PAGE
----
MW: I think that may be specific fault of Billy Joel, and I think you’re probably overstating the critique of Joel’s work, to be honest with you.
JW: Didn’t he put out a classical album most recently?
MW: He did. It’s called, like, Illusions and Lies or something?
JW: No, no, Fantasies and Impromptus or something like that.
MW: Whatever it is, it’s like it had to do with falsity [The actual title of the record is “Fantasies and Delusions”]. And the cover of it looks like an old-school, like, 78.
JW: Yeah, yeah, I know, I know.
MW: I thought that was really interesting – I thought it was kinda like strange, almost like false modesty or something about it, ya know? Like, “You can’t make fun of me for putting out a classical album because I’ve already made fun of myself in the title.”
JW: Yeah. You know, I think there’s probably a lot in common with me and Billy Joel, which is why I’m really hard on him. [laughs]
MW: Well, think about, uh,
[Pause to discuss the location of Juvenile Hall and the orca fin sculpture]
MW: My point is that like, I think that your wordplay songs come out of this valid American tradition of songwriting that actually has produced some really awe-inspiring stuff. You know? I’m not gonna – Billy Joel’s off the table; it’s a tradition that he’s a part of [inaudible] songwriting. [inaudible] Tin Pan Alley songwriting is something I see as strongly influencing you.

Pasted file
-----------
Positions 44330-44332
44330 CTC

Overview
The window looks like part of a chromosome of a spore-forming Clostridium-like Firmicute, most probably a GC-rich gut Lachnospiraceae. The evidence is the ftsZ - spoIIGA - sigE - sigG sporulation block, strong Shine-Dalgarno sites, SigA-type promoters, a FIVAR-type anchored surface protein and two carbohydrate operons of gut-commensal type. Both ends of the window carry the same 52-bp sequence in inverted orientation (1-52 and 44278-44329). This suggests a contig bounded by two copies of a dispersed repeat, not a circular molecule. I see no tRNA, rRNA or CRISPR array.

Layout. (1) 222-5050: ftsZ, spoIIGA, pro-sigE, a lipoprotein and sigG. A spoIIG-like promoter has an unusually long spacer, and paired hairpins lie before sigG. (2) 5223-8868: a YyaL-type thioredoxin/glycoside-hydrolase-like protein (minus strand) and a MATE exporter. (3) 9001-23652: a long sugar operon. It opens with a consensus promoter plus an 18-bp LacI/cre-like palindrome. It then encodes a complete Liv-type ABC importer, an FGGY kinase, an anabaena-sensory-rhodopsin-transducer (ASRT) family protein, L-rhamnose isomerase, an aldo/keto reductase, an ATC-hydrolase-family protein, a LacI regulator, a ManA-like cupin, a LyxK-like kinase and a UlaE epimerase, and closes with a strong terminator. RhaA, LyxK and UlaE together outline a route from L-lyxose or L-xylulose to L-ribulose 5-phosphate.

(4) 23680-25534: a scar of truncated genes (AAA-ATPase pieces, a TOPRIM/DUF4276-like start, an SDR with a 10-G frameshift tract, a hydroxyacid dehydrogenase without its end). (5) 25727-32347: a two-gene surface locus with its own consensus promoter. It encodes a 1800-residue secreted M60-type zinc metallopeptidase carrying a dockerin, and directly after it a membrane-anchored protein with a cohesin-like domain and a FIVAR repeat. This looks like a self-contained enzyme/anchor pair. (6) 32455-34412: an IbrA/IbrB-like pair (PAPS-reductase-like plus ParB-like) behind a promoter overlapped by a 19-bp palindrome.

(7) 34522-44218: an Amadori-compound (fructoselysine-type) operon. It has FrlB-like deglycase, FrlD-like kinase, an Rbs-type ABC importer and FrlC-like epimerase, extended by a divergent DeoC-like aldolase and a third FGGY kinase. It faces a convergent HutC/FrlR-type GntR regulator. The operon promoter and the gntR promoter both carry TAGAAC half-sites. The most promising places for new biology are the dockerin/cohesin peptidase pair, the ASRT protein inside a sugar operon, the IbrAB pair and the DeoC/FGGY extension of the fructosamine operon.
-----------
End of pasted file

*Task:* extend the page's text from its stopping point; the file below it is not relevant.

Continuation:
JW: It’s fun. It’s fun stuff. Um, do I want to build my house there? [laughs] There’s a place for fun stuff. In fact I want to do all fun stuff. But I want to go on to do more and more honest fun stuff. And I don’t know what that means, and maybe I better shoot myself in the foot and maybe I’m y’know, like, writing off things that work, um.
I don’t know. Am I writing wordplay songs anymore? Are there very many of them on Counterpoint?
MW: No, I don’t think there are any. There were still wordplay songs happening during the time you were developing Counterpoint. Uh, the clock song.
JW: Which? It only was played once.
MW: But, you know, it’s a song that you wrote during that period of time.
[At the park, talking about the orca sculpture]
JW: This is so interesting – you are going to read the info before you look at the thing. And earlier today you wanted background info before the play before you saw it.
I feel like it’s such a beautiful thing to get to approach something and not know anything about it. You can approach things armed with information so many times. But only once in your life can you go see something for the first time without that.
MW: That’s true.
JW: I love this, how they’ve shaped the ground.
MW: Have you ever seen an orca in the water?
JW: You know, I was just talking about that. I’ve never, never seen one.
MW: The way that they’ve shaped the ground is the way that the water looks like.
[We had about a forty-five minute talk about performance and songwriting in this location that unfortunately did not get taped.]
Part Three on Wednesday!